# sudoku solver

Question: Given a partially filled Sudoku board, write an efficient solver to complete the board according to the rules of Sudoku.

### The rules of Sudoku

The rules are very simple:

- cells need to be filled with numbers ranging from 0 to 9.
- each row must contain unique numbers
- each column must contain unique numbers
- each 3x3 square section must contain unique numbers

## Solution

You may think of solving a Sudoku board as a highly complex problem, but as you'll see it's actually very straightforward, and only involves:

- a DFS
- set membership checking
- backtracking.

Backtracking doesn't really mean much, either, since Backtracking happens as a consequence of the DFS and set membership checking. It occurs naturally.

### Constraints checking

#### Each row must contain unique numbers

Checking whether a number is in a set is an `O(1)`

operation, so filling a row with unique numbers can be done in `O(n)`

.

#### Each column must contain unique numbers

The same rule applies to columns. Once again, filling up a column with unique numbers is a fairly trivial problem.

#### Each section must contain unique numbers

Likewise, filling a square with unique numbers is a trivial task. Let's depict it to be as explicit as possible.

### Linear scan

We'll scan the board in a linear manner, one cell at a time.

At each cell, if it's empty, we'll:

- guess a number
- perform constraints checking
- if the guess passes all constraints, then we recurse into the next cell, else we recurse up the stack.

### Solving with all constraints

This solver is already in the 80% fastest on leetcode; it is fast, and due to its simplicity, it's easy to remember.

Below we can see the backtracking in action.

When the solver can no longer progress; when it reaches a *deadend* in the solution space; it has no choice but to recurse back up the call stack, and explore new paths.

Let's break down the solution.

```
1 rows, cols, triples = ddict(set), ddict(set), ddict(set)
2 for r, c in product(range(9), repeat=2):
3 if board[r][c] != ".":
4 rows[r].add(board[r][c])
5 cols[c].add(board[r][c])
6 triples[(r // 3, c // 3)].add(board[r][c])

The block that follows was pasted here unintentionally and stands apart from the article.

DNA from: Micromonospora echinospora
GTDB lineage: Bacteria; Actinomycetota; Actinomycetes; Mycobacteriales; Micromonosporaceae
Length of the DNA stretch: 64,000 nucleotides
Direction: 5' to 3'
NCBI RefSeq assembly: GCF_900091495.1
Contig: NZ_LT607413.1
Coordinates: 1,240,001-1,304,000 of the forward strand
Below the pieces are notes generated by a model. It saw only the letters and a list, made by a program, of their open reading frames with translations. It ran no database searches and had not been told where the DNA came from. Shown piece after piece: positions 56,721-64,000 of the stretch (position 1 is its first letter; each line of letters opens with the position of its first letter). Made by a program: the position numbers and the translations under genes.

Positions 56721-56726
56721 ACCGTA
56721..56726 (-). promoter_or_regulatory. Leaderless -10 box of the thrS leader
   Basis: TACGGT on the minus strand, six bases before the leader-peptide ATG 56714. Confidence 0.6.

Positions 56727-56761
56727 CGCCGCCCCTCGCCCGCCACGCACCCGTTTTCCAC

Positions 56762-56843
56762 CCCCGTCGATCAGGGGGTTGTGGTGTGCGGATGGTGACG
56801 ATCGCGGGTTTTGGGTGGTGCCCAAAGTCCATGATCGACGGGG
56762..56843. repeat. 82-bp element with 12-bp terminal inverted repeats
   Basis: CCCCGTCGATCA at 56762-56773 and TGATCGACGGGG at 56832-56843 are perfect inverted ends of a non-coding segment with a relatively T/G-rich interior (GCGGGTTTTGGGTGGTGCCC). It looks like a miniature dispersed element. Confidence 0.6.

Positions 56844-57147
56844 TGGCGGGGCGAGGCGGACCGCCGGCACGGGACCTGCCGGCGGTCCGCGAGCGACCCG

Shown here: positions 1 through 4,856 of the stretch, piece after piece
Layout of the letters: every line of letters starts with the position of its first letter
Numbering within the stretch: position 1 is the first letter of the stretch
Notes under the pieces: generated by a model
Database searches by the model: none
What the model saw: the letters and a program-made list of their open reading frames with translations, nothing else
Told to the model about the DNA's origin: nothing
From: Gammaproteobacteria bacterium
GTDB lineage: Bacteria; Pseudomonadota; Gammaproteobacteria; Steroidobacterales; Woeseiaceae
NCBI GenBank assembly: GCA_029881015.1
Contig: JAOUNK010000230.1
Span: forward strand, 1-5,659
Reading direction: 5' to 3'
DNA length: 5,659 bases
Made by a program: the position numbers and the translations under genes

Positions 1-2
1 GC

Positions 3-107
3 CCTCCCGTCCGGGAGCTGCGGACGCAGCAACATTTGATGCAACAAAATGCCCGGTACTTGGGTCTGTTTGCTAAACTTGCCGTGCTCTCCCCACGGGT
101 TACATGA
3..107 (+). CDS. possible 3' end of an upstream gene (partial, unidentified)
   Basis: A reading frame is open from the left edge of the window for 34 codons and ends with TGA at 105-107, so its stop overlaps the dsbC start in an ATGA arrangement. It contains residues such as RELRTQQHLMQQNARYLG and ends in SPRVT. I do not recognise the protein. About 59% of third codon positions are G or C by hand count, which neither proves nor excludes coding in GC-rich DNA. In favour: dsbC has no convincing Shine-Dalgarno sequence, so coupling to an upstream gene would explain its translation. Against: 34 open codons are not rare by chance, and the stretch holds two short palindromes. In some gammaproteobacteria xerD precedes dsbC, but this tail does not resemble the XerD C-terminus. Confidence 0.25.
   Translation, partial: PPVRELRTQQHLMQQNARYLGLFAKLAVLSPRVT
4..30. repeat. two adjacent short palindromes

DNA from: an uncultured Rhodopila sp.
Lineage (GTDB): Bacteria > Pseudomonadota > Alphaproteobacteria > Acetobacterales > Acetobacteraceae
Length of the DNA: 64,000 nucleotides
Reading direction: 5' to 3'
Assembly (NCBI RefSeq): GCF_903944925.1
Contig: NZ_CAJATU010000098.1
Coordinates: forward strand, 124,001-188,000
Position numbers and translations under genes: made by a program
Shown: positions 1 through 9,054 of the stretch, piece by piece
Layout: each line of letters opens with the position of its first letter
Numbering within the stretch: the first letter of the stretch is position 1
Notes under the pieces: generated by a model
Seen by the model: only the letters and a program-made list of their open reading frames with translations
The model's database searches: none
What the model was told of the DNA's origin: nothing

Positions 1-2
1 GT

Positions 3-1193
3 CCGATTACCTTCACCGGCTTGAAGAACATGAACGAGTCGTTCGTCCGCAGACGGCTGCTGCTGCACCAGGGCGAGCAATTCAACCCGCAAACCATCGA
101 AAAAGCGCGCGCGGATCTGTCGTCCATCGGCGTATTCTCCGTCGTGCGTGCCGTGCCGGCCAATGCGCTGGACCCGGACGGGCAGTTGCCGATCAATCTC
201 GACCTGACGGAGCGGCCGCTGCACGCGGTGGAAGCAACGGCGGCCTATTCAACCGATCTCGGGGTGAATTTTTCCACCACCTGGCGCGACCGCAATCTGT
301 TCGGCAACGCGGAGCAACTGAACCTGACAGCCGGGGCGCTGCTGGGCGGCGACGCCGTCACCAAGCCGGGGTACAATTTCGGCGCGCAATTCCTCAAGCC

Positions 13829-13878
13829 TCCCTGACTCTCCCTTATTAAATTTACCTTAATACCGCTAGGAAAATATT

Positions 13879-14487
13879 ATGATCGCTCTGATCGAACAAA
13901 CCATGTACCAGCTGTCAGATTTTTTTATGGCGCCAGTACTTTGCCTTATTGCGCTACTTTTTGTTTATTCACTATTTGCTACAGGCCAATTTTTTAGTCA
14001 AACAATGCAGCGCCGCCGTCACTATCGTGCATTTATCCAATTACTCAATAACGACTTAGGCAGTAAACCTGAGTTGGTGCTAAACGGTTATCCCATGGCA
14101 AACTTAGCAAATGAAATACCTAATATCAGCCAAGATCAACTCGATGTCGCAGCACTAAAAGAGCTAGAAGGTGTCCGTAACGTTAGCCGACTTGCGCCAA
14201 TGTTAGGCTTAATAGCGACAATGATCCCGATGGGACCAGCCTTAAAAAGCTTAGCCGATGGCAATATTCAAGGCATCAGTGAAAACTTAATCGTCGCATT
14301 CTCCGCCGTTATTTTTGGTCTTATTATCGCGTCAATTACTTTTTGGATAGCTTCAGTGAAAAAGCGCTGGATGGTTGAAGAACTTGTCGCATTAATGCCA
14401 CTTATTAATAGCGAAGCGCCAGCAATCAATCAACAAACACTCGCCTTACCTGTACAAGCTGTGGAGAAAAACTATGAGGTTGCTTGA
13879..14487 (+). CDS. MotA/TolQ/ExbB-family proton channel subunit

```

Above, we begin by populating row, column, and section sets of the pre-existing numbers. Those allow us to check our constraints in `O(1)`

time.

```
1 def dfs(r, c):
2 if r == 9:
3 return True
```

This is our dfs basecase, in case we are done exploring the board.

```
1 if A[r][c] != '.':
2 return dfs((r, r+1)[c==8], (c+1,0)[c==8])
```

In case we already have a digit in the current cell, we move on to the next one.

```
1 for dig in '123456789':
2 if dig not in rows[r] and dig not in cols[c] and dig not in triples[t]:
3 board[r][c] = dig
4 rows[r].add(dig)
5 cols[c].add(dig)
6 triples[t].add(dig)
```

We loop over all numbers from 1 through to 9, to test them out. The test in this case is set membership in the current **row**, **column** or **section**.

```
1 if dfs((r, r+1)[c==8], (c+1,0)[c==8]):
2 return True
```

If there are no clashes, we simply recurse into the following cell.

```
1 from time import time
2
3 from collections import defaultdict as ddict
4 from itertools import product
5
6 def solveSudoku(board):
7 def dfs(r, c):
8 if r == 9:
9 return True
10 if A[r][c] != '.':
11 return dfs((r, r+1)[c==8], (c+1,0)[c==8])
12 t = (r // 3, c // 3)
13 for dig in '123456789':
14 if dig not in rows[r] and dig not in cols[c] and dig not in triples[t]:
15 board[r][c] = dig
16 rows[r].add(dig)
17 cols[c].add(dig)
18 triples[t].add(dig)
19 if dfs((r, r+1)[c==8], (c+1,0)[c==8]):
20 return True
21 else:
22 board[r][c] = "."
23 rows[r].discard(dig)
24 cols[c].discard(dig)
25 triples[t].discard(dig)
26 return False
27 rows, cols, triples = ddict(set), ddict(set), ddict(set)
28 for r, c in product(range(9), repeat=2):
29 if board[r][c] != ".":
30 rows[r].add(board[r][c])
31 cols[c].add(board[r][c])
32 triples[(r // 3, c // 3)].add(board[r][c])
33 dfs(0, 0)
34
35 def print_sudoku(A):
36 for r in A:
37 print(r)
38 print('')
39
40 A = [[".",".","3","8",".",".","4",".","."],
41 [".",".",".",".","1",".",".","7","."],
42 [".","6",".",".",".","5",".",".","9"],
43 [".",".",".","9",".",".","6",".","."],
44 [".","2",".",".",".",".",".","1","."],
45 [".",".","4",".",".","3",".",".","2"],
46 [".",".","2",".",".",".","8",".","."],
47 [".","1",".",".",".",".",".","5","."],
48 ["9",".",".",".",".","7",".",".","3"]]
49
50
51
52 s = time()
53 print(solveSudoku(A))
54 print_sudoku(A)
55 print(time() - s)
```